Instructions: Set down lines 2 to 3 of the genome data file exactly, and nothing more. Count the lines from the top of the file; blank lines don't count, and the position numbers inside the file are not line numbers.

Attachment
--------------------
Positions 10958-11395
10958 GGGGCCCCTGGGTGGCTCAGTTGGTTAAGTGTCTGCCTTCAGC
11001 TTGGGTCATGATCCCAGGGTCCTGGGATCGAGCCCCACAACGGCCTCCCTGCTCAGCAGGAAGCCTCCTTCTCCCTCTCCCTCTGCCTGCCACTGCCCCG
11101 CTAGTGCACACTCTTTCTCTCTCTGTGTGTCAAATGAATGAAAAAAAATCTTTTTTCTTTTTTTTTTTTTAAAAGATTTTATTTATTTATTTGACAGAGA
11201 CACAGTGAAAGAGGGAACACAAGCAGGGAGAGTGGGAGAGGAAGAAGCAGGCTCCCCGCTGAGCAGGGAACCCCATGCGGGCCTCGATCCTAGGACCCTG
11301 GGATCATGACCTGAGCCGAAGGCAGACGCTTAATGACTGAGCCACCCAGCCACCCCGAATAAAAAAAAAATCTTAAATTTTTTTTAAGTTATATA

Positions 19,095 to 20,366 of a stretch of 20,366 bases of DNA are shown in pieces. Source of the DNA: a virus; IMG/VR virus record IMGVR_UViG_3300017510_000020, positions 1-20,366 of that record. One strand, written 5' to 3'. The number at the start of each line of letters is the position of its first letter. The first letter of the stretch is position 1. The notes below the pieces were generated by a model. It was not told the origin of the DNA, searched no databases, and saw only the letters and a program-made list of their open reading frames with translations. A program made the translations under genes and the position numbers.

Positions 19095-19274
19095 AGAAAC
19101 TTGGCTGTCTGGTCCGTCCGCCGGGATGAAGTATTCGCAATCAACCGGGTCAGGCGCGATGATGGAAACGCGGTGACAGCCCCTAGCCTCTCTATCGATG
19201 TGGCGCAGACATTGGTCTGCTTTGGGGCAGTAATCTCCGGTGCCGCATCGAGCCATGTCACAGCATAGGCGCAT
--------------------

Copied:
10958 GGGGCCCCTGGGTGGCTCAGTTGGTTAAGTGTCTGCCTTCAGC
11001 TTGGGTCATGATCCCAGGGTCCTGGGATCGAGCCCCACAACGGCCTCCCTGCTCAGCAGGAAGCCTCCTTCTCCCTCTCCCTCTGCCTGCCACTGCCCCG